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Hepatic Tanager is the most widely distributed Piranga tanager, ranging from the southwest United States south to northern Argentina. Its English name is based on the liver-red color of the adult male from the northern part of the species’ range; however, its scientific name, flava, meaning “yellow,” derives from the original description, which is based on a female from Paraguay. These names reflect both a characteristic of the genus Piranga, marked sexual dichromatism, and the broad range of coloration, habitat, and behavior encompassed within the Hepatic Tanager as currently recognized.
In the United States through Central America, Hepatic Tanager breeds mostly in open pine (Pinus) or pine-oak (Quercus) forests and similar habitats at moderately high altitudes, moving to lower elevation in winter. Northern populations are migratory, but a few individuals often remain in northern breeding areas during winter. The species migrates in small flocks and may follow river valleys; banding data that might indicate the magnitude of migratory movements and migration routes are nonexistent.
Even though the Hepatic Tanager is currently considered one species, much evidence, including a recent study of molecular genetics, indicates that up to 3 species could be recognized, corresponding to the 3 groups of subspecies combined long ago. These groups and their respective species names are the Hepatic Tanager (P. hepatica) of montane pine-oak forests from the southwestern United States to Nicaragua, the Tooth-billed Tanager (P. lutea) of forest edges in foothills and mountains from Costa Rica to northern and western South America, and the Red Tanager (P. flava) of open woodlands of eastern and southeastern South America. These group names are used throughout this account, the primary focus of which is on the northern hepatica group.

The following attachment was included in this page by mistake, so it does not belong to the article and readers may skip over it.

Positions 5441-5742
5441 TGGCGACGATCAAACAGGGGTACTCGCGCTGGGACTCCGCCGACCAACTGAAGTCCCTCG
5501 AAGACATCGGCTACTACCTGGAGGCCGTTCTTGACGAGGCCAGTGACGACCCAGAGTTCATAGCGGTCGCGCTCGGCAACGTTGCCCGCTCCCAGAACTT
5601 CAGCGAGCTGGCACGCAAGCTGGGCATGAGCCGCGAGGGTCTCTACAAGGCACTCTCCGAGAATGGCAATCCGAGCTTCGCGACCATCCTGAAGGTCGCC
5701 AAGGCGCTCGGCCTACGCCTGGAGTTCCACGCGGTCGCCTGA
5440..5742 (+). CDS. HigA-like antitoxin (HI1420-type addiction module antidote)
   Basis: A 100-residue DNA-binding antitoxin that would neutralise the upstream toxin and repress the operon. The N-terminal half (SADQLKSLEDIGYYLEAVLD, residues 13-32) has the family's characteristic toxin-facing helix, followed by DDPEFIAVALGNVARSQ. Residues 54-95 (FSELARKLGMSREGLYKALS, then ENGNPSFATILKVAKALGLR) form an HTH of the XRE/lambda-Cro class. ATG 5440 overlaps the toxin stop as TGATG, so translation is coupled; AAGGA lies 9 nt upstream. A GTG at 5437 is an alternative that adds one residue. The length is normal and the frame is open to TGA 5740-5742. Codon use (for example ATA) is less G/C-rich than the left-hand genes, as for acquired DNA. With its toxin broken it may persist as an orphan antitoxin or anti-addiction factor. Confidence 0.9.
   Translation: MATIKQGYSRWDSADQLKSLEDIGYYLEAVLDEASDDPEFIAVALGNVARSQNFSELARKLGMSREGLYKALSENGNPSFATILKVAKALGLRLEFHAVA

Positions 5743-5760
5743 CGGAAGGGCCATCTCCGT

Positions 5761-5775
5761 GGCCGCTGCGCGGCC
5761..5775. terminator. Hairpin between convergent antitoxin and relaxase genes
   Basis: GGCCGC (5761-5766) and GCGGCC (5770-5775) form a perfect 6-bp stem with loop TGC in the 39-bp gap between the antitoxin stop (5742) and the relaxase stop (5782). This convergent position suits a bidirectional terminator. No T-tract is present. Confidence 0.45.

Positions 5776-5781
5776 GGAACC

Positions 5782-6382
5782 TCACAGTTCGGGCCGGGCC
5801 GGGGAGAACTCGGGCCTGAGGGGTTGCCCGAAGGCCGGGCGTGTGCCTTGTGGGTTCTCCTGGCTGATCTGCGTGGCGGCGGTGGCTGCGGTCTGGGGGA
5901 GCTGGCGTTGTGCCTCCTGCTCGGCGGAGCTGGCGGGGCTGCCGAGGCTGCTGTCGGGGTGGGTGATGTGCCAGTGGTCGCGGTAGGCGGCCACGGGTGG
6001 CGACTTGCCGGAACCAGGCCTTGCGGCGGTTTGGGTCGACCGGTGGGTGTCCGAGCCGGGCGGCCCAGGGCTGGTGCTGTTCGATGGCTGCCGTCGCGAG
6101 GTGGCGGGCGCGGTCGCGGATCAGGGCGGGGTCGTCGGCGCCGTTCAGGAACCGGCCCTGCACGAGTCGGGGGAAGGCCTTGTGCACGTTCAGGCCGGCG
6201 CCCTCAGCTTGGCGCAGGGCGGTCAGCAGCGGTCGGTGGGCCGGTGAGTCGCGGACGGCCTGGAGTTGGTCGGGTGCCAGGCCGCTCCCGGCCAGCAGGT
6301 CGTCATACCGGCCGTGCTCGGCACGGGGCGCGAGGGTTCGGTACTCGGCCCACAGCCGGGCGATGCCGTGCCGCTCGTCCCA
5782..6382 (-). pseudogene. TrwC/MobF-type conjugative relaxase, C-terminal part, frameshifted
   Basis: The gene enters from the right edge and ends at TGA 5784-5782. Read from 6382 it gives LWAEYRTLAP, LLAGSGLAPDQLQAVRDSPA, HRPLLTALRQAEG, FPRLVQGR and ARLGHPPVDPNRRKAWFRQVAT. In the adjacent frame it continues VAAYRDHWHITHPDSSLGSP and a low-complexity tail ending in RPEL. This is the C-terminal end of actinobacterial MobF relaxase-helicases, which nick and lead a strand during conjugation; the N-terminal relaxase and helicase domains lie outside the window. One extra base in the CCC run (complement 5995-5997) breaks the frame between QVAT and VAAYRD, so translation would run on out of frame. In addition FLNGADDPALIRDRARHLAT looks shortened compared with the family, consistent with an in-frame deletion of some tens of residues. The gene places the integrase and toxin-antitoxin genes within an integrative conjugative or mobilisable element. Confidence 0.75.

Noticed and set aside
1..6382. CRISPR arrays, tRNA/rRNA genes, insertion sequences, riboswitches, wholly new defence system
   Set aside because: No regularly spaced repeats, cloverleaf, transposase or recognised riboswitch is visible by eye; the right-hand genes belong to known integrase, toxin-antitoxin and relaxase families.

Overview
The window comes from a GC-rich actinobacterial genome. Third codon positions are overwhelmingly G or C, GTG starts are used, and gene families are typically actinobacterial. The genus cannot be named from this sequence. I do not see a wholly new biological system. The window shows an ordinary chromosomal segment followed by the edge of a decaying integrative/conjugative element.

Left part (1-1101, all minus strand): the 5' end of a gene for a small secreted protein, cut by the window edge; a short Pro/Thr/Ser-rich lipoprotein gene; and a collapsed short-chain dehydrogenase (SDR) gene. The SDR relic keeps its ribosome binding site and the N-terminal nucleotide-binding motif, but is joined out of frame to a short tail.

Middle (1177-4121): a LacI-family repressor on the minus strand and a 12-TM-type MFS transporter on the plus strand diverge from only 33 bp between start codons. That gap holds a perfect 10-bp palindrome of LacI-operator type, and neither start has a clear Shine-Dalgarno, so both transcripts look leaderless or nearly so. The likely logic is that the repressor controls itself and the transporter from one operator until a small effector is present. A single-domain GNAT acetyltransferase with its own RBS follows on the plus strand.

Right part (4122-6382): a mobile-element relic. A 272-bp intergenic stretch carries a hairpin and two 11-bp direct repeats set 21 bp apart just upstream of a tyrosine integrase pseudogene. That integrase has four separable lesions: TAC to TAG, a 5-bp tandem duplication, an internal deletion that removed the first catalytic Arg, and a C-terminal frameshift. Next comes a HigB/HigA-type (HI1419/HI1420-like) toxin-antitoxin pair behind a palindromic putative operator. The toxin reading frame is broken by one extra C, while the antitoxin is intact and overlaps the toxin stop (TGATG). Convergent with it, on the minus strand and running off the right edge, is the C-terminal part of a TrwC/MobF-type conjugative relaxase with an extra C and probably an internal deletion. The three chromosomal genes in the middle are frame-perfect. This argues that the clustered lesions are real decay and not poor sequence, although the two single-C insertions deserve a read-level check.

Even though this species is relatively common in some areas of Arizona and New Mexico, little is known about many aspects of its biology—notably reproduction, diet, and population biology. Such basic information as quantitative habitat information, vocal repertoire, incubation period, renesting, and a description of the natal down is lacking, so this species offers much potential for a study of life history. Information on very basic natural history and geographic variation is available (Zimmer 1929). The Hepatic Tanager is also included in studies of tanagers in the genus Piranga, including song (Shy 1984a), habitat and geographic variation (Shy 1984b), systematics (Burns 1998), and plumage coloration (Brush 1967, Hudon 1991).
The Hepatic Tanager appears to have relatively stable to expanding populations, probably because of the secure nature of much of its breeding habitat in the United States. Qualitative information suggests it has expanded its range in the United States considerably in recent decades, although the cause of this expansion is not known. Much more needs to be learned about this species before conservation strategies can be developed for it.